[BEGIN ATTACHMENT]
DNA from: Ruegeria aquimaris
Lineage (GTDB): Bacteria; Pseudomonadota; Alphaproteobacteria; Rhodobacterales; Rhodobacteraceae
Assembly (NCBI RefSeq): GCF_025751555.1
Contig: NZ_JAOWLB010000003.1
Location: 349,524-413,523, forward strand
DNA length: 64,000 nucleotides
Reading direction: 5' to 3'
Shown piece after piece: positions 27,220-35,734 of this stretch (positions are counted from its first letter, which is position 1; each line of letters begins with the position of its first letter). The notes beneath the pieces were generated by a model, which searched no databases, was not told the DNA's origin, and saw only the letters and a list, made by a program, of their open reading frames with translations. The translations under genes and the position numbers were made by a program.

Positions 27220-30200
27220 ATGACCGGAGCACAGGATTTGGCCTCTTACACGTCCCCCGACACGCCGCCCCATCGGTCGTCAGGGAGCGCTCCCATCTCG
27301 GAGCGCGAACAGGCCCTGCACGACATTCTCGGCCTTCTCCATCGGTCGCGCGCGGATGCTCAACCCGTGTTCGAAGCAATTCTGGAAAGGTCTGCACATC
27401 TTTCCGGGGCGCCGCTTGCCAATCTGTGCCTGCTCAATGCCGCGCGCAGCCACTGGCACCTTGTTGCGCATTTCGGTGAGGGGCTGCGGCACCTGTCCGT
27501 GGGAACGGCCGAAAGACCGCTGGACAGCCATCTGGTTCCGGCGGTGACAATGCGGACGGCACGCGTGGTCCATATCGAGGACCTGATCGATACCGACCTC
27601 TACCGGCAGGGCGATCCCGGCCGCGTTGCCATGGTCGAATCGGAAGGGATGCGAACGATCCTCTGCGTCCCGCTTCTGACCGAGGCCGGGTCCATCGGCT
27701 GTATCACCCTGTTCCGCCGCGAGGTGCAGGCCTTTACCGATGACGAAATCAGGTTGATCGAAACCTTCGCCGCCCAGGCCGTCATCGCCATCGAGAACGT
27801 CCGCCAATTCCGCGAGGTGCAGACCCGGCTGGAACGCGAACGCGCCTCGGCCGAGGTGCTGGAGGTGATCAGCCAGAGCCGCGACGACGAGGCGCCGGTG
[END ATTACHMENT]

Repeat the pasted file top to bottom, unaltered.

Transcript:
DNA from: Ruegeria aquimaris
Lineage (GTDB): Bacteria; Pseudomonadota; Alphaproteobacteria; Rhodobacterales; Rhodobacteraceae
Assembly (NCBI RefSeq): GCF_025751555.1
Contig: NZ_JAOWLB010000003.1
Location: 349,524-413,523, forward strand
DNA length: 64,000 nucleotides
Reading direction: 5' to 3'
Shown piece after piece: positions 27,220-35,734 of this stretch (positions are counted from its first letter, which is position 1; each line of letters begins with the position of its first letter). The notes beneath the pieces were generated by a model, which searched no databases, was not told the DNA's origin, and saw only the letters and a list, made by a program, of their open reading frames with translations. The translations under genes and the position numbers were made by a program.

Positions 27220-30200
27220 ATGACCGGAGCACAGGATTTGGCCTCTTACACGTCCCCCGACACGCCGCCCCATCGGTCGTCAGGGAGCGCTCCCATCTCG
27301 GAGCGCGAACAGGCCCTGCACGACATTCTCGGCCTTCTCCATCGGTCGCGCGCGGATGCTCAACCCGTGTTCGAAGCAATTCTGGAAAGGTCTGCACATC
27401 TTTCCGGGGCGCCGCTTGCCAATCTGTGCCTGCTCAATGCCGCGCGCAGCCACTGGCACCTTGTTGCGCATTTCGGTGAGGGGCTGCGGCACCTGTCCGT
27501 GGGAACGGCCGAAAGACCGCTGGACAGCCATCTGGTTCCGGCGGTGACAATGCGGACGGCACGCGTGGTCCATATCGAGGACCTGATCGATACCGACCTC
27601 TACCGGCAGGGCGATCCCGGCCGCGTTGCCATGGTCGAATCGGAAGGGATGCGAACGATCCTCTGCGTCCCGCTTCTGACCGAGGCCGGGTCCATCGGCT
27701 GTATCACCCTGTTCCGCCGCGAGGTGCAGGCCTTTACCGATGACGAAATCAGGTTGATCGAAACCTTCGCCGCCCAGGCCGTCATCGCCATCGAGAACGT
27801 CCGCCAATTCCGCGAGGTGCAGACCCGGCTGGAACGCGAACGCGCCTCGGCCGAGGTGCTGGAGGTGATCAGCCAGAGCCGCGACGACGAGGCGCCGGTG